Referring to FIG. 3, a related art high-speed driving strategy compares the four most significant bits MSB of a previous frame Fn−1 with those of a current frame Fn and, if there is a change of the most significant bits, selects the corresponding modulating data Mdata from a look-up table to modulate it as shown in FIG. 3. This type of high-speed driving strategy modulates only the first four most significant bits so as to reduce the size of memory needed. A high-speed driving apparatus implemented in this manner is shown in FIG. 4.

Referring to FIG. 4, a related art high-speed driving apparatus includes a frame memory 43 connected to a most significant bit bus line 42, and a look-up table 44 commonly connected to the most significant bit bus line 42 and an output terminal of the frame memory 43. The frame memory 43 stores the most significant bits MSB during one frame interval and supplies the stored data to the look-up table 44. The most significant bits MSB can be, for example, the first four 4 bits of an 8-bit RGB source data representing the voltage level of a data voltage.

The look-up table 44 compares the four most significant bits MSB of a current frame Fn inputted from the most significant bit line 42 with those of the previous frame Fn−1 inputted from the frame memory 43 to select the corresponding modulating data Mdata in accordance with a look-up table, such as Table 1 below. The modulating data Mdata is then combined with the least significant bits LSB from a less significant bit bus line 41 for application to the LCD panel.

TABLE 1
Fn − 1/Fn 0 1 2 3 4 5
0 0 1 2 4 5 5 5 5 5
1 0 1 2 3 4 5 5 5 5
2 0 2 3 4 5 5 5 5
3 0 1 2 4 4 5 5 5
4 0 1 2 3 4 5 5 5
5 1 2 3 4 5 5 5
6 0 1 3 4 5 5 5
7 0 1 2 4 4 5 5
8 1 2 3 4 5 5
9 0 2 3 4 5 5
10 0 1 3 4 5 5
11 1 2 4 5 5
12 0 2 3 5 5
13 0 1 3 4 5
14 1 3 4 5
15 1 3 4 5

In the above table, the left column is the value of the data voltage determined from the MSB of the previous frame Fn−1 while an uppermost row is the value of the data voltage determined from MSB of the current frame Fn. However, the related art LCD high-speed driving strategy is designed based on the operating temperature being at a specific reference temperature, such as at a room temperature of 20° C., to determine the look-up table. Thus, if the temperature of the liquid crystal is at different operating temperature than the reference temperature that look-up table is based upon, the modulated data voltage MVD is will not be properly set and the response time of the liquid crystal may be off. As a result, the related art LCD will now have a desired brightness or moving picture that does not blur in an environment having a different temperature than the reference temperature. For example, if a temperature of the liquid crystal is more than the reference temperature, then viscosity coefficient γ of the liquid crystal molecules and a dielectric constant anisotropy Δε of the liquid crystal are increased. However, if temperature of the liquid crystal is less than the reference temperature, then a viscosity coefficient γ of the liquid crystal molecules and a dielectric constant anisotropy Δε of the liquid crystal are decreased. Because response time of the liquid crystal is inversely proportional to temperature, the related art LCD has a higher brightness than a desired brightness when operating at temperatures above the reference temperature and will have a lower brightness than a desired brightness as well as blur when operating at a temperature below the reference temperature.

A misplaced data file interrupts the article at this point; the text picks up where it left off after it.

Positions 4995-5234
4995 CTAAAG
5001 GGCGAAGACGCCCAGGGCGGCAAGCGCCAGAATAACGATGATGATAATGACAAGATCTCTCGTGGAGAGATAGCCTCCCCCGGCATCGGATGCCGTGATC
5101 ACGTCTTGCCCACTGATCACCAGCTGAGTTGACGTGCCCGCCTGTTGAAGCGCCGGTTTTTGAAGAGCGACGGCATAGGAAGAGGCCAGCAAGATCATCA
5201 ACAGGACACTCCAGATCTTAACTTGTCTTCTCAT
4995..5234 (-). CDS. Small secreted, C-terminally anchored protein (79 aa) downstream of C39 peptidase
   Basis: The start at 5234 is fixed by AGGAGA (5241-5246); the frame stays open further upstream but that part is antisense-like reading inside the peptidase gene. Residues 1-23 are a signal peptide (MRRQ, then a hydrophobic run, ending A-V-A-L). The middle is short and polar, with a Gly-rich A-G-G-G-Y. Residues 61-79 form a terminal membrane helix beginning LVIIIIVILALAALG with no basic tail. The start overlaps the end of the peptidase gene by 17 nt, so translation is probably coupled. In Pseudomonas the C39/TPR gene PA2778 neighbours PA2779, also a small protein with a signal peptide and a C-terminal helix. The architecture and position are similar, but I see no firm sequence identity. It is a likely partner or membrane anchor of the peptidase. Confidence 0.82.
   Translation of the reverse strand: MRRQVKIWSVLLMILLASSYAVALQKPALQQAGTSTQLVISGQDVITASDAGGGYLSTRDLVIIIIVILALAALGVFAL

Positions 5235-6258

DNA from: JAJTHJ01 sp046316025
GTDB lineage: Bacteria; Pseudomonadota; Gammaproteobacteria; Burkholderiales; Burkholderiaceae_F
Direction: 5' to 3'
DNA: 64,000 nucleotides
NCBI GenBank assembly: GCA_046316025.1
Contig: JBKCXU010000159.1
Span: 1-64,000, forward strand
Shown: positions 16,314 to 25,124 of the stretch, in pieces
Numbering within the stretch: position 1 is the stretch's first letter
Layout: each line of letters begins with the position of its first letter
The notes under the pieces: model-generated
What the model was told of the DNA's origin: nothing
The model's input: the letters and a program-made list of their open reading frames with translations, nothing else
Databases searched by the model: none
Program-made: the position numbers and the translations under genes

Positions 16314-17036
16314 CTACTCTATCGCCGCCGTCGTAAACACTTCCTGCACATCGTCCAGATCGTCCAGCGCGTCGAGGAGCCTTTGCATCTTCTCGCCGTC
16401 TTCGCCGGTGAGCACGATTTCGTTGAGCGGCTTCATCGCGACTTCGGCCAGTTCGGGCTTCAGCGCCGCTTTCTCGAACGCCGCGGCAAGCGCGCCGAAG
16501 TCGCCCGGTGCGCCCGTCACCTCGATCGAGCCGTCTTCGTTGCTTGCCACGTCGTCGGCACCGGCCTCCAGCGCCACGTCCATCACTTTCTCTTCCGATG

SUMMARY OF THE INVENTION

Accordingly, the present invention is directed to a method and apparatus of driving a liquid crystal display that substantially obviates one or more of the problems due to limitations and disadvantages of the related art.